Federal Tax Changes May Affect Appeal of Arizona State Tax Credits

By Bruce Eisenhauer

We are quickly approaching the 2018 tax season and I wanted to touch base on just a few things about the Federal tax law changes and the state credits for Arizona.

While there are many changes, I’m only going to touch on a few that I believe will have the most impact on our current tax clients in Arizona.


  • Personal exemptions and dependent exemptions no longer exist.
  • Child Tax Credit increased from $1,000 per qualifying child to $2,000 per qualifying child. Up to $1,400 is refundable per qualifying child.
  • Itemized Deductions: For home equity loans, only interest related to “acquisition indebtedness” will be deductible. This includes debt related to “acquiring, constructing, or substantially improving” your qualified residence. Existing home equity lines of credit will not be grandfathered. In other words, if you had an existing home equity loan that was acquired before the law change, it will no longer be deductible.

On traditional home loans taken out after Dec. 16, 2017, taxpayers filing jointly can only deduct interest on the first $750,000 of the loan, and $375,000 for single and married taxpayers filing separately. For loans taken out before Dec. 16, 2017, the old limits will apply of $1 million for married filing joint and $500,000 for single and married filing separate.
A lot of people who have itemized in the past might not be itemizing for Federal this year. However, the state tax laws have not changed, and it may still be advantageous to have your itemized deductions calculated to help with your state tax liability.

First, a couple of definitions:

  • Credit: A “credit” for tax purposes is a dollar-for-dollar reduction in your taxes. So, if you finished your income tax return and owed, say $500, but had a $200 credit, you would end up only owing the net amount, or $300.  Pretty great, right?  The problem is that credits are hard to come by.On the Federal return, the most common credits are the Earned Income Tax Credit, the Child Care Credit and two different but very similar Education Credits. Of course, you must qualify for the credits, so they don’t apply to everyone. Some credits can reduce your tax liability to zero, but they won’t go beyond that to give you a refund. These credits are “non-refundable” tax credits. Others are “refundable” tax credits, so they will generate a refund if a credit portion remains after covering the tax liability. Of course, if you have no gross tax liability, a non-refundable credit won’t help at all, though it may carry forward to future years when you might be able to use it.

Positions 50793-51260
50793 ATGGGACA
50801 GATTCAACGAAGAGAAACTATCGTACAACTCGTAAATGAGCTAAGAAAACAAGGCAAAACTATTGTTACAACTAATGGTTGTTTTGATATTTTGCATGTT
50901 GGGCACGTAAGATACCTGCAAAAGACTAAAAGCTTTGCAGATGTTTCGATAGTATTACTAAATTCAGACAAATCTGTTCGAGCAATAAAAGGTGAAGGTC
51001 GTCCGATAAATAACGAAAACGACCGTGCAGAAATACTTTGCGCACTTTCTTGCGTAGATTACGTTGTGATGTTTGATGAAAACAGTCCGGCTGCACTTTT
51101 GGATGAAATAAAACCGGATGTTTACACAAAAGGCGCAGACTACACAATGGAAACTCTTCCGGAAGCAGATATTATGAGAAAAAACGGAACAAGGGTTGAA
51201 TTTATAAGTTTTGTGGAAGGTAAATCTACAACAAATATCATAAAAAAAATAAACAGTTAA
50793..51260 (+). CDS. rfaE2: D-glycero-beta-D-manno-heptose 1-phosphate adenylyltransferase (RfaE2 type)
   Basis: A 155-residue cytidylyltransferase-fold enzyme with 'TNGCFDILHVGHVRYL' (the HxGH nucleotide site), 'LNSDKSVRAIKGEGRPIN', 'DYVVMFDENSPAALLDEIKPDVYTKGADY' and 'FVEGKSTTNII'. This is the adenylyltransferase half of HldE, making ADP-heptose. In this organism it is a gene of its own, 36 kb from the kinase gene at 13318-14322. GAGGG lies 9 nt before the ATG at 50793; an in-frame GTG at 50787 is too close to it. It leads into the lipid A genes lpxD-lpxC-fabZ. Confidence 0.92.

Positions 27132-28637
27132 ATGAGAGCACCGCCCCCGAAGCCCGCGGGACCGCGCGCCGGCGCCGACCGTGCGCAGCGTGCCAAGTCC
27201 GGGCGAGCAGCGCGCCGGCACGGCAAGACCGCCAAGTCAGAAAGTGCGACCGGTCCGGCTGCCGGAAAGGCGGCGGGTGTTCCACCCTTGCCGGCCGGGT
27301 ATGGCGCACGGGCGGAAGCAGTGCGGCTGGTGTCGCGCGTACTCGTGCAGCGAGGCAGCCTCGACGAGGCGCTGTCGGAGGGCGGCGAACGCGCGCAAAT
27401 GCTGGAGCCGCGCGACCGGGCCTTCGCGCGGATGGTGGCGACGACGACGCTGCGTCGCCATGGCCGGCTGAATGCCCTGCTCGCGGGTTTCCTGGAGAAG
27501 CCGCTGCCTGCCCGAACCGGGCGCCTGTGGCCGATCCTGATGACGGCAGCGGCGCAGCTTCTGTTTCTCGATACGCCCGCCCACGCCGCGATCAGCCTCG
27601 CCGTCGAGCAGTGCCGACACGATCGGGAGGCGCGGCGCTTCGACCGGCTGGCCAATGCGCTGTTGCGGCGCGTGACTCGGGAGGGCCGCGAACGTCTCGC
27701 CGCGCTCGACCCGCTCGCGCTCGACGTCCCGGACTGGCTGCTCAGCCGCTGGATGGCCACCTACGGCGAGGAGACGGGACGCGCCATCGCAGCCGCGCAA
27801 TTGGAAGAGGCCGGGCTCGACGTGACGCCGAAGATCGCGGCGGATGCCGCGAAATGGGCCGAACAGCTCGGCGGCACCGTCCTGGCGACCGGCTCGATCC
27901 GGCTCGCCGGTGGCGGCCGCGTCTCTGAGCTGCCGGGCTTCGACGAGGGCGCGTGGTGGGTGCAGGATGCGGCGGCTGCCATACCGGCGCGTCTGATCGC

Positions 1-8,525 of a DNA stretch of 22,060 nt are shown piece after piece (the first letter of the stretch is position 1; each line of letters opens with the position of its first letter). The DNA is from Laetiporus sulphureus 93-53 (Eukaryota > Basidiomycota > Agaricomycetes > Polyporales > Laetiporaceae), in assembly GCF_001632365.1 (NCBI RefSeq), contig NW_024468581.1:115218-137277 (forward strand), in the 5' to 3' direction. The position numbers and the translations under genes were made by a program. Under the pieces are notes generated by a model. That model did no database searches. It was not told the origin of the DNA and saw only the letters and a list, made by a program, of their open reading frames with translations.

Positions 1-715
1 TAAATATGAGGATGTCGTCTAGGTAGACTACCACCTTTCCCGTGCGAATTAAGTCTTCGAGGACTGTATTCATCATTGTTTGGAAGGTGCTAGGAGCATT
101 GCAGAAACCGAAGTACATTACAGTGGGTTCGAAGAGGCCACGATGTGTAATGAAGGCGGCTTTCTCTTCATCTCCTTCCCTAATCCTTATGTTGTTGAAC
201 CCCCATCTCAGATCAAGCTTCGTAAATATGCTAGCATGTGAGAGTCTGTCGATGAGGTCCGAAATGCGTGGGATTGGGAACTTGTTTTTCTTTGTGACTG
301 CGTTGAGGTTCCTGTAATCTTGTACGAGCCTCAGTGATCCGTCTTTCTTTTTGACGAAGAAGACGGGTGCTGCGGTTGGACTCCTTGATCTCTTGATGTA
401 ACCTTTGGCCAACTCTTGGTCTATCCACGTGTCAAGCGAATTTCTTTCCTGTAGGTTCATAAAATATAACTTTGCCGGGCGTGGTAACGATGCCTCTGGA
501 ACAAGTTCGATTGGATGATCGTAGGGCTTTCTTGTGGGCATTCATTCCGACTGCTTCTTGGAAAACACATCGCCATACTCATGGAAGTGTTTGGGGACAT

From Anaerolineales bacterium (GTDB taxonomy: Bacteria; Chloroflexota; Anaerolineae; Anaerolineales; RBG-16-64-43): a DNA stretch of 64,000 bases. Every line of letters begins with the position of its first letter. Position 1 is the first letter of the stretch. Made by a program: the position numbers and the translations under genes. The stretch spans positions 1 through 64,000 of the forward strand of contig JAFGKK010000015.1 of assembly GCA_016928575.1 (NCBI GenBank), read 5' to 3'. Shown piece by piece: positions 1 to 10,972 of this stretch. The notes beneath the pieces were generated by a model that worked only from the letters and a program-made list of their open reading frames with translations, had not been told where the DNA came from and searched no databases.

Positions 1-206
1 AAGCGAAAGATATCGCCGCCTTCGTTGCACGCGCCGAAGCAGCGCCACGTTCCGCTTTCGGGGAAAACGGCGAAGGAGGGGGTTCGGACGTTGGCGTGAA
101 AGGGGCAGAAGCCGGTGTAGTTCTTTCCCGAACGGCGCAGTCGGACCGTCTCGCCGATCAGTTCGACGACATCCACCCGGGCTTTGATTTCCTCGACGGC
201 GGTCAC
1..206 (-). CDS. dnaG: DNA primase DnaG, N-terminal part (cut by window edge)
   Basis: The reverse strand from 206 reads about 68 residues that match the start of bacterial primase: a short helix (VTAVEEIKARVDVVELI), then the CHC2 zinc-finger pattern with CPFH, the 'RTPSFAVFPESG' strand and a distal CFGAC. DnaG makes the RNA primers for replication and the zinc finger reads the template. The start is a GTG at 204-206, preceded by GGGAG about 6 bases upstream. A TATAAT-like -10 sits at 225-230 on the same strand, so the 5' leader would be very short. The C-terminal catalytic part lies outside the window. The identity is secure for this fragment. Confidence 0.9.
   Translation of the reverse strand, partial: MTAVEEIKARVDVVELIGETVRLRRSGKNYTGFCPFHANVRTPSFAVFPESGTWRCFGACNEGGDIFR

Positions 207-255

• Deduction: A “deduction” is not a dollar-for-dollar reduction, but it can still be very powerful. A deduction is an amount that reduces your taxable income. Your actual income tax is calculated from your taxable income, so if you reduce the taxable income, you reduce your taxes. In this case, if you have a $1,000 deduction and are in the 25% tax bracket, your taxes will be reduced by $250, or your bracket of 25% against the $1,000 deduction. So, the higher your income tax bracket, the more taxes you’ll save from a deduction. The most common deductions are the Standard Deduction and the Itemized Deduction.